Erdoğan accuses West of hypocrisy over Armenian genocide claims

Turkish President Recep Tayyip Erdoğan said on Wednesday that countries lecturing Turkey on human rights and democracy over the Armenian question and fight against terror had a bloody history, while reminding those countries of Nazi concentration camps, pro-government Sabah newspaper reported.

Erdoğan spoke at the presidential palace during a symposium on Turkey’s archives on Apr. 24, recognised by various countries as the Armenian Genocide Remembrance Day.

Turkey denies that the systematic massacres and forced deportation of Armenians committed by the Ottoman Empire in 1915-1916 constituted genocide.

Ankara and Paris recently experienced a diplomatic row over the genocide issue, after which French President Emmanuel Macron recognised Apr. 24 as a national commemoration day of the Armenian genocide.

“We see that those who try to lecture Turkey on human rights and democracy over the Armenian issue and fight against terror have a bloody history,” Erdoğan said, adding that Turkey’s rulers for centuries expanded its borders of influence by  “conquering hearts.”

“Those who today wear the mask of human rights and democracy apostles are responsible for the biggest massacres humanity has witnessed in recent centuries. Neither Turks nor the Muslims are responsible for the killing of four million people in the period of crusaders,” Erdoğan said.

The Turkish president criticised France for lecturing Turkey today, while having killed 800,000 people in Rwanda 25 years ago.

“Those who talk about genocide seem to have forgotten [their] concentration camps,” Erdoğan said, referring to the Holocaust.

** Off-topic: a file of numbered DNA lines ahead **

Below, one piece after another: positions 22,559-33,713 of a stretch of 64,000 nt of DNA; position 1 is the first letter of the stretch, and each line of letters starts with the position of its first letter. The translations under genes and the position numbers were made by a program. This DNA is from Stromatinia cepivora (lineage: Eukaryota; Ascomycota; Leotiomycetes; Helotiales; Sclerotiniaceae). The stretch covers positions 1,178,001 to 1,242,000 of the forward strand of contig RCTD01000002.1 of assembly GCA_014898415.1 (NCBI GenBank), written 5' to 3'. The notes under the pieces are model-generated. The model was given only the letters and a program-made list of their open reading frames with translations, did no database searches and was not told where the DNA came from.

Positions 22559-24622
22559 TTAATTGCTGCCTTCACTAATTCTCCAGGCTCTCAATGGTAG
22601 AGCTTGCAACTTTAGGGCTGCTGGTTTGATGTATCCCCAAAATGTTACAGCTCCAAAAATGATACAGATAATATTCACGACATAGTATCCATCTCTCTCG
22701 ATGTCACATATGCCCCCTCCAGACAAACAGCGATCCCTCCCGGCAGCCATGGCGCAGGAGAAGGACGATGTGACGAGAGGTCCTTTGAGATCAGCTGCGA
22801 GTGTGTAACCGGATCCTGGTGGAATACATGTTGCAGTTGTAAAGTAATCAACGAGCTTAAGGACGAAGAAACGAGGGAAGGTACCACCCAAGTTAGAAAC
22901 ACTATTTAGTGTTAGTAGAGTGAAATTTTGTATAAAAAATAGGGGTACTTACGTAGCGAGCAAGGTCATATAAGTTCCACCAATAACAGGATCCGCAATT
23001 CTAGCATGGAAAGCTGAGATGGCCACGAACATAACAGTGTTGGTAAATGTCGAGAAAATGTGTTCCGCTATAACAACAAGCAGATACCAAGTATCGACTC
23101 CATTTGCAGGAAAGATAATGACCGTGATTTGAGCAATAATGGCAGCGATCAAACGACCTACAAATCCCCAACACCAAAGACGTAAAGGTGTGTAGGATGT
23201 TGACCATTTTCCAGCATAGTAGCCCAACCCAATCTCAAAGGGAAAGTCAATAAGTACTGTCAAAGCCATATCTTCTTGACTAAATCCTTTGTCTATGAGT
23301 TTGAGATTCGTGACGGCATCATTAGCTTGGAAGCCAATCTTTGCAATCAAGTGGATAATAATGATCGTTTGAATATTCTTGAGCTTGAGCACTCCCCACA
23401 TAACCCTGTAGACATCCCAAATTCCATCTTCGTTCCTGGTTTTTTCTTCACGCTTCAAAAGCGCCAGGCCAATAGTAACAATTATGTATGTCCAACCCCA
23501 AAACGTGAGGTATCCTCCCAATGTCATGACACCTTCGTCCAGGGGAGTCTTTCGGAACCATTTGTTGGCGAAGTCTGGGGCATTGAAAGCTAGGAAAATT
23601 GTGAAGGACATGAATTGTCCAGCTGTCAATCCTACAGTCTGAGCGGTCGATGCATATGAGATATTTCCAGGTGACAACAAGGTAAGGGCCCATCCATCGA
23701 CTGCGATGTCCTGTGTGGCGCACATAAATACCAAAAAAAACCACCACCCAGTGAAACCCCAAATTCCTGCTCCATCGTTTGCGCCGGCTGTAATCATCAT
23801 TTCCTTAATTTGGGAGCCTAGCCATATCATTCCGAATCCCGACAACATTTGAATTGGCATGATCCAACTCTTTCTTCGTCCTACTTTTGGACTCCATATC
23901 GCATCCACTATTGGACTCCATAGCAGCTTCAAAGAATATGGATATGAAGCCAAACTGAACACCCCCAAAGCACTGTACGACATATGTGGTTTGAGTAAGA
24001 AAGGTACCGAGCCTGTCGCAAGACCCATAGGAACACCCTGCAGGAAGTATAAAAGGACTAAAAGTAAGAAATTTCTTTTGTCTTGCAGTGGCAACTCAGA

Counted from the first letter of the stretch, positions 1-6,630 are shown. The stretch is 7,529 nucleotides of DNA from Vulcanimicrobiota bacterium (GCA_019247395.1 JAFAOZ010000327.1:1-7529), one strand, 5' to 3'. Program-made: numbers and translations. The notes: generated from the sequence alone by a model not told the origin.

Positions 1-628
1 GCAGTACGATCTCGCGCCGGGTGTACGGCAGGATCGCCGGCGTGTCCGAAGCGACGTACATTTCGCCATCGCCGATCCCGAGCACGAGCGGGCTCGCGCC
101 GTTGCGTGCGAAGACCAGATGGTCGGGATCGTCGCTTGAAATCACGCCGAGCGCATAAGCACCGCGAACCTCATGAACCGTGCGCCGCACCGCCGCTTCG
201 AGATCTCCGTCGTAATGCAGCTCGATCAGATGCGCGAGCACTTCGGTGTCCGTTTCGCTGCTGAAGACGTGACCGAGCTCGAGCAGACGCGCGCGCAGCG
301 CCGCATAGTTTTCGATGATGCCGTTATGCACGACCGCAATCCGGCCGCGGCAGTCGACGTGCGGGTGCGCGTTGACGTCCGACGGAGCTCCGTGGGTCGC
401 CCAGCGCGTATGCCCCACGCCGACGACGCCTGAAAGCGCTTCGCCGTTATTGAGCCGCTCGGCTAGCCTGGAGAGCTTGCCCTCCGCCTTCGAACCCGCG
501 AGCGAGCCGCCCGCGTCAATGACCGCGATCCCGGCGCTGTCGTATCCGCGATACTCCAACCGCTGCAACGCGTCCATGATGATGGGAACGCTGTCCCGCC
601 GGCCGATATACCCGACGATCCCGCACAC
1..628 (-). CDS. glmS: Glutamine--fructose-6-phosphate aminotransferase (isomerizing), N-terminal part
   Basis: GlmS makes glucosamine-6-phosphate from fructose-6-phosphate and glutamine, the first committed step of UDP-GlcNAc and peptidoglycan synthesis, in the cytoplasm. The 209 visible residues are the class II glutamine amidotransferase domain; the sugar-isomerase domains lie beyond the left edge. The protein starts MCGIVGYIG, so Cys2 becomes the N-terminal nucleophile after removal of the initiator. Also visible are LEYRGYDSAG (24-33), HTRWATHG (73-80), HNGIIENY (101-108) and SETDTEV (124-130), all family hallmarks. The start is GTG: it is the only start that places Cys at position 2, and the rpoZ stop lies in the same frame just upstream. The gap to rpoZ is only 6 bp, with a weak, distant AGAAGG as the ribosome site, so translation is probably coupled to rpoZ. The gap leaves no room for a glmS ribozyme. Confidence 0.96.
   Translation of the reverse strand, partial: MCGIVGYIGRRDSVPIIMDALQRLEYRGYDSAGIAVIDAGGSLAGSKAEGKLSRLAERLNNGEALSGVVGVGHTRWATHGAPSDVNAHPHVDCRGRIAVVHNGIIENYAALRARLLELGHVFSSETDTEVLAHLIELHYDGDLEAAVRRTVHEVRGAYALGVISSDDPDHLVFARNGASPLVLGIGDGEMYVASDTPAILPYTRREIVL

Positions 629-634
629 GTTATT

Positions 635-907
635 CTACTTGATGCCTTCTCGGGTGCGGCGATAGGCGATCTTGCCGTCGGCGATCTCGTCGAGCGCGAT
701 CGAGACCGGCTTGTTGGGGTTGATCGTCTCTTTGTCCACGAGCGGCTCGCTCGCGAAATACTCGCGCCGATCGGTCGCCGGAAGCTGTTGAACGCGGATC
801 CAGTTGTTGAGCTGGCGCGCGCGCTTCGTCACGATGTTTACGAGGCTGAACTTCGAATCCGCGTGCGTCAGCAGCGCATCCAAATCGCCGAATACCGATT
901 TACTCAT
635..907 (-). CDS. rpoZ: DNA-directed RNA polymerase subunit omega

The presidential communications director also criticised Western powers’ attitude toward the Armenian genocide on social media.

“There are no problems that Turks and Armenians, who have lived together for 800 years, cannot solve today via sincere dialogue. That as long as colonialist powers attempting to threaten our country over so-called Armenian genocide allegations and politicising history are prevented,” Fahrettin Altun said on Twitter.

Turkish authorities on Wednesday banned a genocide commemoration in Istanbul organised by the Human Right Association at the Sultanahmet Square in front of the Museum of Turkish and Islamic Arts, where Armenian intellectuals were imprisoned in 1915.

This is the second year the commemoration in Sultanahmet has been banned. During last year’s commemoration, Turkish authorities requested from the association to remove the word “genocide” from its press statement, while three members of the organisation who carried a banner were detained

The Istanbul Governorship also did allow for the April 24 Armenian genocide commemoration to take place in Taksim square this year.

The April 24 Remembrance Platform, a group of volunteers organising the commemoration since 2007, announced that a press statement will be read in Istanbul’s Şişhane square instead.

Erdoğan statements came under criticism on social media.

Associate director at the Hagop Kevorkian Center for Near Eastern Studies at New York University, James Ryan, pointed to Erdoğan’s u-turn on the Armenian issue over the last few years, tweeting, “RTE in 2014: You have our condolences. RTE in 2019: Talat had no choice,’’ while linking a New York Times article from 2014 which quoted an apologetic Turkish leader.

“According to Erdogan, Ottoman Turks slaughtering 1.5 million ethnic Armenians, including women & children, in a deliberate campaign of genocide ‘was the most reasonable action,’’ wrote Washington D.C.-based Kurdish-American attorney Samira Ghaderi.